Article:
COSO Aligning Risk with Strategy and Performance

COSO Aligning Risk with Strategy and Performance

Sep 28th, 2016

COSO Aligning Risk with Strategy and Performance, dealing with public exposure, appeared in June 2016 within the frame of Enterprise Risk Management.

COSO Aligning Risk with Strategy and Performance

We have read with enormous interest the document which very eloquently explains the benefits of ERM and its interactions with business strategy, operations, etc.

COSO Aligning Risk with Strategy and Performance

Defining Risk and Uncertainty

We started balking when we arrived at the section entitled “Defining Risk and Uncertainty”. Not because of the general concepts, but because of the logic of some definitions.

Glossary and definitions

Let’s start at the beginning, i.e. #22 transcribed literally here:

There is risk in not knowing how an entity’s strategy and business objectives may be affected by potential events. The risk of an event occurring (or not), creates uncertainty. In business, uncertainty exists whenever an entity sets out to achieve future strategies and business objectives. In this context, risk is defined as: The possibility that events will occur and affect the achievement of strategy and business objectives.“

Let’s translate the above in plain language:

  • 22.1 There is a risk each time one does not know how potential events could affect his/her business. Example: if I own a sawmill and I do not know how a fire, flooding, hurricane could damage it, then there is a risk…
  • 22.2 The risk of an event occurring (or not) creates uncertainty. Question: this cannot be a risk, right? We defined Risk above. They must be meaning “likelihood or probability” right? Also note that in #23 below they define an event as an occurrence. So we are looking at a circular reference. Quite confusing, right? So, if corrected, the translation could be “the probability of an event creates uncertainty”. In #23 below they define uncertainty as the state of not knowing HOW potential events may or may not manifest. This definition includes two concepts: “how” and “may or may not”. If we look at “how”, then let’s imagine, for example the following: how would a quake occur? How would a fire occur? If that’s what they mean to ask, then they should give some explanations. As per the “may or may not”, well are we referring again to the likelihood/probability of “how” the event would manifest? We are confused to say the least and in a state of high uncertainty!
  • 22.3 But then we are told that in business, uncertainty exists if one tries to do anything. At Riskope we could definitely agree on that point!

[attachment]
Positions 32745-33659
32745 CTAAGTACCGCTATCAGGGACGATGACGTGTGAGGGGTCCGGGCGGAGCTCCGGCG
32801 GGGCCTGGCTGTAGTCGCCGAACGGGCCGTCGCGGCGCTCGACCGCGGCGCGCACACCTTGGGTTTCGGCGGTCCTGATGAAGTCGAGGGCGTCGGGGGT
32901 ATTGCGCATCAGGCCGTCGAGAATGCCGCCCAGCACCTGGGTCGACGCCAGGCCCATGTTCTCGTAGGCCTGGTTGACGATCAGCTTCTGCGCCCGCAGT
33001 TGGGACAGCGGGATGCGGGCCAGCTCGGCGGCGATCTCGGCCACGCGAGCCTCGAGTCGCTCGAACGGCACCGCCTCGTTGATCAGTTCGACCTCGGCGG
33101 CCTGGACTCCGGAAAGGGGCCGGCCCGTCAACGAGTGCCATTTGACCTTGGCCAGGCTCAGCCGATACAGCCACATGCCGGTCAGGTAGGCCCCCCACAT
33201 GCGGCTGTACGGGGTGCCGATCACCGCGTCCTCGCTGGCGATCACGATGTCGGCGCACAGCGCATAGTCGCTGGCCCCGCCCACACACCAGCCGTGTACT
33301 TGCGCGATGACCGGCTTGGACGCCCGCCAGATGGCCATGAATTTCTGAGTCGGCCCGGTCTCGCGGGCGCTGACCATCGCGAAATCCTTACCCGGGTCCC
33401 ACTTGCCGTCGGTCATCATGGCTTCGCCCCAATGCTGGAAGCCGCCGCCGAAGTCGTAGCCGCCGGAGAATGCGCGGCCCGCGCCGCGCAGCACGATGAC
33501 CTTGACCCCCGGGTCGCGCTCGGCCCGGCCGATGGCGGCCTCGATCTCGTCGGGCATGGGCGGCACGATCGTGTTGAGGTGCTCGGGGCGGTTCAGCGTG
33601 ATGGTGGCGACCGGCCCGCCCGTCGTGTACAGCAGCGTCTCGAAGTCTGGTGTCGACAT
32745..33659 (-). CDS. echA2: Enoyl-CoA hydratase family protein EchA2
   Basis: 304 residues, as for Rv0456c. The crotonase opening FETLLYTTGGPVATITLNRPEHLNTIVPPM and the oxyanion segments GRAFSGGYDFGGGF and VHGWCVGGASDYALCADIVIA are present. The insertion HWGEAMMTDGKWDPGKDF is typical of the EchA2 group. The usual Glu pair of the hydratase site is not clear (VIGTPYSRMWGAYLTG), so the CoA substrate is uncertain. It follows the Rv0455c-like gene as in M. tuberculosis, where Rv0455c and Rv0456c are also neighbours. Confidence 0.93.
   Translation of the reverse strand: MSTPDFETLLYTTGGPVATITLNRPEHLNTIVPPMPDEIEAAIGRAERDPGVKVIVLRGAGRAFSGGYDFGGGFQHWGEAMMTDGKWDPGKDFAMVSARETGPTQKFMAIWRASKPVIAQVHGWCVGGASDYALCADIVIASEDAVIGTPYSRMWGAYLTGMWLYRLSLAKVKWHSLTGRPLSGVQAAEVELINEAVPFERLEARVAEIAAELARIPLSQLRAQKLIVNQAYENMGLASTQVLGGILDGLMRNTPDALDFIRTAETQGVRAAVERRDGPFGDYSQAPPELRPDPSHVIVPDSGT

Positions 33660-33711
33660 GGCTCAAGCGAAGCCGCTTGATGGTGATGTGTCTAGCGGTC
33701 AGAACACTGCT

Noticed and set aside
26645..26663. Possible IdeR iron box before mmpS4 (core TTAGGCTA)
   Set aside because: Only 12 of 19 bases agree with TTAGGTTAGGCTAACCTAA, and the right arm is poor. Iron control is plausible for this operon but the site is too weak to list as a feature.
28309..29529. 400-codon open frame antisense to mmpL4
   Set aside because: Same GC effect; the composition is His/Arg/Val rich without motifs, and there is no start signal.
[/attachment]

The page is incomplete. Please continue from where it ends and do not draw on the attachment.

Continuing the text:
• 22.4 Finally we are told that risk is apparently a conditional/joint (which one do they mean to state?) probability that something will occur and/given it occurred, reaching our objectives will be more difficult. Now we are really confused: which one is the right definition of risk adopted in the manual? And why no one bothers talking about the consequences of the “difficulties”. No worries, the box of definitions #23 talks about severity. It could probably help, but unfortunately it adds to the confusion as it defines severity as likelihood and impacts of events….

Here is the box present on the page #23 which adds to the confusion:

contains terms that expand on and support the definition of risk as follows:

Event: An occurrence or set of occurrences.
Uncertainty: the state of not knowing how potential events may or may not manifest.
Severity: A measurement of considerations such as the likelihood and impacts of events or the time it takes to recover from events.”

Finally the same document informs the readers that #24

events are more than routine transactions, they are broader business matters such as changes in the governance and operating model, geopolitical and social influences,and contracting negotiations among other things”.

to conclude that events may be difficult to discern and it may be difficult to identify specific events related to, for example, global warming. Thank you, now we know!


As we have stated so many times in the past, this type of weaknesses in the basic definitions of a technical glossary certainly does not shed light on the risks. And that is for any business, project, organizations. The results can only be confusion, misleading consideration and either inaction or squandering of precious resources.

Before it is too late, we have to elvate risk assessment and ERM  at the level of science with robust definitions and glossary shoring any endeavor.


COSO Enterprise Risk Management — Aligning Risk with Strategy and Performance

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Category: Probabilities, Risk analysis, Risk management

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